Bolivia: Morales says new elections can be held without him

Meanwhile, interim leader Anez says if Morales returns to Bolivia he’ll have to ‘answer to justice for electoral fraud’.

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Bolivia's former President Evo Morales speaking during a news conference in Mexico City, Mexico [File: Edgard Garrido/Reuters]

Former Bolivian President Evo Morales would like to return to Bolivia from Mexico but fresh elections could be held without him, he told Reuters news agency on Friday.

Morales resigned under pressure on Sunday after weeks of protests and violence following an October 20 election that awarded an outright win to him but was tarnished by widespread allegations of fraud. An Organization of American States (OAS) audit of the vote found widespread irregularities.

Morales then fled to Mexico after being granted asylum. He told the Associated Press on Thursday that he could say he was still the president because his resignation was never accepted by Congress.

Earlier this week, Jeanine Anez declared herself interim president, saying every person in the line of succession ahead of her – all of them Morales backers – had resigned. The country’s Constitutional Court issued a statement backing her claim that she didn’t need to be confirmed by Congress, a body controlled by Morales’s Movement Toward Socialism (MAS) party.

‘Answer to justice’

On Friday, Anez rejected Morales’s claim that he resigned and left the country because of military pressure and threats of violence against his close collaborators.

“Evo Morales went on his own. Nobody kicked him out,” she said at a news conference.

She said he is free to return, but has to “answer to justice for electoral fraud”.

“Justice has to do its work without political pressures,” she added.

On Thursday, Anez said she wants to mend bridges with MAS, and hold new elections. But she said that Morales would not be welcome as a candidate.

Jeanine Anez
Bolivia’s interim President Jeanine Anez speaks during a news conference at the presidential palace in La Paz, Bolivia [Luisa Gonzalez/Reuters]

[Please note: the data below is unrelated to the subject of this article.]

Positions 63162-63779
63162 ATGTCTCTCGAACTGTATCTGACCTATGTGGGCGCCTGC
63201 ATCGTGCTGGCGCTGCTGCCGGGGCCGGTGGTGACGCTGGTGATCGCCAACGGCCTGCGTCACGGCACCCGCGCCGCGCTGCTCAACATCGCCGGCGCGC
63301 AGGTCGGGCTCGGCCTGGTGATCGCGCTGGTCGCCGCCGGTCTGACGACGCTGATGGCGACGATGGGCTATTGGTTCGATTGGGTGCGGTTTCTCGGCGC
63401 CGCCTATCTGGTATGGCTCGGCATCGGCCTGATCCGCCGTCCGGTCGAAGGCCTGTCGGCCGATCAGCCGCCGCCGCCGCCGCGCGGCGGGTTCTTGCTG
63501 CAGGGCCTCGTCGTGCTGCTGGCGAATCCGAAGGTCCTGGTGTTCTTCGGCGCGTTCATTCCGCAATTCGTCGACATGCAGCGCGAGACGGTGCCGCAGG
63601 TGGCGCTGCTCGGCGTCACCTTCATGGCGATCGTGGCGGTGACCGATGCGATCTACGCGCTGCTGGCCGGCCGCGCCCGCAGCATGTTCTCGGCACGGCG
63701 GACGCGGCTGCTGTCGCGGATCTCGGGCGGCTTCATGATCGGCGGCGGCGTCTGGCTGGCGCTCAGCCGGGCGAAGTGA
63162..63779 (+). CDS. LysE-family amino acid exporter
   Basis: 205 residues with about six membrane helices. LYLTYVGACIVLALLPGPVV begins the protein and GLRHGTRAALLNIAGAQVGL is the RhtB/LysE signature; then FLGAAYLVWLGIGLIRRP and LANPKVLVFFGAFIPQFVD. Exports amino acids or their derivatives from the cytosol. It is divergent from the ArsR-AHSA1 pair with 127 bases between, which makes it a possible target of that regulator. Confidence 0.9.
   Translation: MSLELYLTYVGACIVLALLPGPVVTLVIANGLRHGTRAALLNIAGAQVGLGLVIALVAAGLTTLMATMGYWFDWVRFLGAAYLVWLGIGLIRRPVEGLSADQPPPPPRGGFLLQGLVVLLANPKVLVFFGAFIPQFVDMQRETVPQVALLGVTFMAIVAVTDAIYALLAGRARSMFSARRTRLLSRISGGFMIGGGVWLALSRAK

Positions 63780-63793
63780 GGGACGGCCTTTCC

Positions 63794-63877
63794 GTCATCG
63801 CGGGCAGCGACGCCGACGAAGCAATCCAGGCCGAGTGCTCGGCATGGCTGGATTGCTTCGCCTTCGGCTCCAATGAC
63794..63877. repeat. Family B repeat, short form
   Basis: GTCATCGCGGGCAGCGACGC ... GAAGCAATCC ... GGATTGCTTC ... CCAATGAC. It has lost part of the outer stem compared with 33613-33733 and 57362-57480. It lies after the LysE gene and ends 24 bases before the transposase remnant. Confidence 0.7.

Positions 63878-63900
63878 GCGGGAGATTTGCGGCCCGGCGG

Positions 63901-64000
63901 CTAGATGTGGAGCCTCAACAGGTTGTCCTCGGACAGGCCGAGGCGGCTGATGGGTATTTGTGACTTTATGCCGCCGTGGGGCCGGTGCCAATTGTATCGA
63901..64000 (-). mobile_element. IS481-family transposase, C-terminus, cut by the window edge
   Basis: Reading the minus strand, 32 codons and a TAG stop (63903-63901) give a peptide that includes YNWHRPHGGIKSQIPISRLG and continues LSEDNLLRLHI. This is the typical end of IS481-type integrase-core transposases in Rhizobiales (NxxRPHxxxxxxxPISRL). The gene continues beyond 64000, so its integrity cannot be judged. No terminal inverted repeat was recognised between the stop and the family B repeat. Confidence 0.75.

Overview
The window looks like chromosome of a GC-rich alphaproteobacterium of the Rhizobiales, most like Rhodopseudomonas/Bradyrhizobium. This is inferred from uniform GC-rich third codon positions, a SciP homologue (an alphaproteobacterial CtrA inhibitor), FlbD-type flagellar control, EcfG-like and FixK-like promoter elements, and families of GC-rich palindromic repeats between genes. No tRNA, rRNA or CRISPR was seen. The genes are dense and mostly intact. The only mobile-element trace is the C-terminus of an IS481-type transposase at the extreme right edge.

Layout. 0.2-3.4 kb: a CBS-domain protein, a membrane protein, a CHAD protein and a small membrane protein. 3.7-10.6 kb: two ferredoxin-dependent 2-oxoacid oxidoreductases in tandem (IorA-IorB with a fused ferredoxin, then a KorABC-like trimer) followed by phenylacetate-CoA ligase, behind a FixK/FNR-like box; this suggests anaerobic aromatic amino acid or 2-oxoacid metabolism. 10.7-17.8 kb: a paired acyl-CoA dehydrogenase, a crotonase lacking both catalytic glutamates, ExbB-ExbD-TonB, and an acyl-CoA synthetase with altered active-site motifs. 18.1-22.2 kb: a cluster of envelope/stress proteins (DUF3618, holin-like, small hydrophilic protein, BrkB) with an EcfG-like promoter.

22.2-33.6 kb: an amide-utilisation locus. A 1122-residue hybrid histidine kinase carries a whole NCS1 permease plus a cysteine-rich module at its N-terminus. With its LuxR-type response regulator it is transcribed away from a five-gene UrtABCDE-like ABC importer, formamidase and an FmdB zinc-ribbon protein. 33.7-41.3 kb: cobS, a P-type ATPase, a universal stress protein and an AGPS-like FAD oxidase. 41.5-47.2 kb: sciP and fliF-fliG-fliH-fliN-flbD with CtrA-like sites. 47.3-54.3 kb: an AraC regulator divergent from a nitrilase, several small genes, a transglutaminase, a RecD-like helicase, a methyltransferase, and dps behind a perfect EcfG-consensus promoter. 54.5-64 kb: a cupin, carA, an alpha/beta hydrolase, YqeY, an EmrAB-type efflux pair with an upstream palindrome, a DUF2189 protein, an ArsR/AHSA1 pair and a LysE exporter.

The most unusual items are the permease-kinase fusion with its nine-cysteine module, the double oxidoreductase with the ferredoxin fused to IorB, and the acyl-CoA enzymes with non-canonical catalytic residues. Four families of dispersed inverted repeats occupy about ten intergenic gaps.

Some politicians from Morales’s party and legislators from Anez’s interim government had indicated that they had struck a political agreement to bring peace to the country and pave the road to a new vote in 90 days. But Anez said on Friday that the initial deal had failed, without giving details.

Morales told Reuters on Friday that he did not know who would be the MAS candidate. It would be for the people to decide, he said.

Morales supporters remain in the streets

Much of the opposition to Morales sprang from his refusal to accept a referendum that would have forbidden him from running for a fourth term.

Although some supporters became disenchanted by his insistence on holding on to power, Morales remains popular, especially among indigenous communities.

Since his resignation, Morales’s supporters have marched in the streets, setting up blockades that forced closure of schools and caused petrol shortages in the capital.

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A supporter of former Bolivian President Evo Morales takes part in a protest, in La Paz, Bolivia [Carlos Garcia Rawlins/Reuters] 

“Evo: Friend, the people are with you!” shouted largely indigenous protesters in the town of Sacaba on Friday.

Many protesters waved the national flag and the multicolour “Wiphala” flag that represents indigenous peoples. They said they did not accept Anez as interim president.

Source: Al Jazeera, News Agencies